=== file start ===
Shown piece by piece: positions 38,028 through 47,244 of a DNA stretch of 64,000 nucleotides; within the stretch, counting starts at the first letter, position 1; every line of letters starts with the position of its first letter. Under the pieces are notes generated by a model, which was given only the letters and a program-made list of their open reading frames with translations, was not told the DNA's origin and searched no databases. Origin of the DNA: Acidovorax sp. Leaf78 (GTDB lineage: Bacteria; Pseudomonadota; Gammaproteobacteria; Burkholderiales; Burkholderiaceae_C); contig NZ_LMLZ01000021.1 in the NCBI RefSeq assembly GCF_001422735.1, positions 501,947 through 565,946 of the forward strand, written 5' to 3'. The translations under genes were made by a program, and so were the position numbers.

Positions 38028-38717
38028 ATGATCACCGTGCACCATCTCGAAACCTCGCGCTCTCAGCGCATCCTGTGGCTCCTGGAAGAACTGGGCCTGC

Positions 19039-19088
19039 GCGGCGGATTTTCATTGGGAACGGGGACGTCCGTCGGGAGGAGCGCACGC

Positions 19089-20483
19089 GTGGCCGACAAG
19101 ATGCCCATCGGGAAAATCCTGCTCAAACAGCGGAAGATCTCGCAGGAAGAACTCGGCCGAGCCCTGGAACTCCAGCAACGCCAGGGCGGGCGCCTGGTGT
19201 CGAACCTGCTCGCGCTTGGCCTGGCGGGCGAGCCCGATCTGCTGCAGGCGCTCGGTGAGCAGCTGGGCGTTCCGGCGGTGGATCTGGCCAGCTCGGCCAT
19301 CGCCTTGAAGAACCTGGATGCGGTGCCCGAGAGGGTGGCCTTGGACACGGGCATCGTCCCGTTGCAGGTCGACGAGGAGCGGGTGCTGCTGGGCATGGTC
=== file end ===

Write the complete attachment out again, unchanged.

Shown piece by piece: positions 38,028 through 47,244 of a DNA stretch of 64,000 nucleotides; within the stretch, counting starts at the first letter, position 1; every line of letters starts with the position of its first letter. Under the pieces are notes generated by a model, which was given only the letters and a program-made list of their open reading frames with translations, was not told the DNA's origin and searched no databases. Origin of the DNA: Acidovorax sp. Leaf78 (GTDB lineage: Bacteria; Pseudomonadota; Gammaproteobacteria; Burkholderiales; Burkholderiaceae_C); contig NZ_LMLZ01000021.1 in the NCBI RefSeq assembly GCF_001422735.1, positions 501,947 through 565,946 of the forward strand, written 5' to 3'. The translations under genes were made by a program, and so were the position numbers.

Positions 38028-38717
38028 ATGATCACCGTGCACCATCTCGAAACCTCGCGCTCTCAGCGCATCCTGTGGCTCCTGGAAGAACTGGGCCTGC

Positions 19039-19088
19039 GCGGCGGATTTTCATTGGGAACGGGGACGTCCGTCGGGAGGAGCGCACGC

Positions 19089-20483
19089 GTGGCCGACAAG
19101 ATGCCCATCGGGAAAATCCTGCTCAAACAGCGGAAGATCTCGCAGGAAGAACTCGGCCGAGCCCTGGAACTCCAGCAACGCCAGGGCGGGCGCCTGGTGT
19201 CGAACCTGCTCGCGCTTGGCCTGGCGGGCGAGCCCGATCTGCTGCAGGCGCTCGGTGAGCAGCTGGGCGTTCCGGCGGTGGATCTGGCCAGCTCGGCCAT
19301 CGCCTTGAAGAACCTGGATGCGGTGCCCGAGAGGGTGGCCTTGGACACGGGCATCGTCCCGTTGCAGGTCGACGAGGAGCGGGTGCTGCTGGGCATGGTC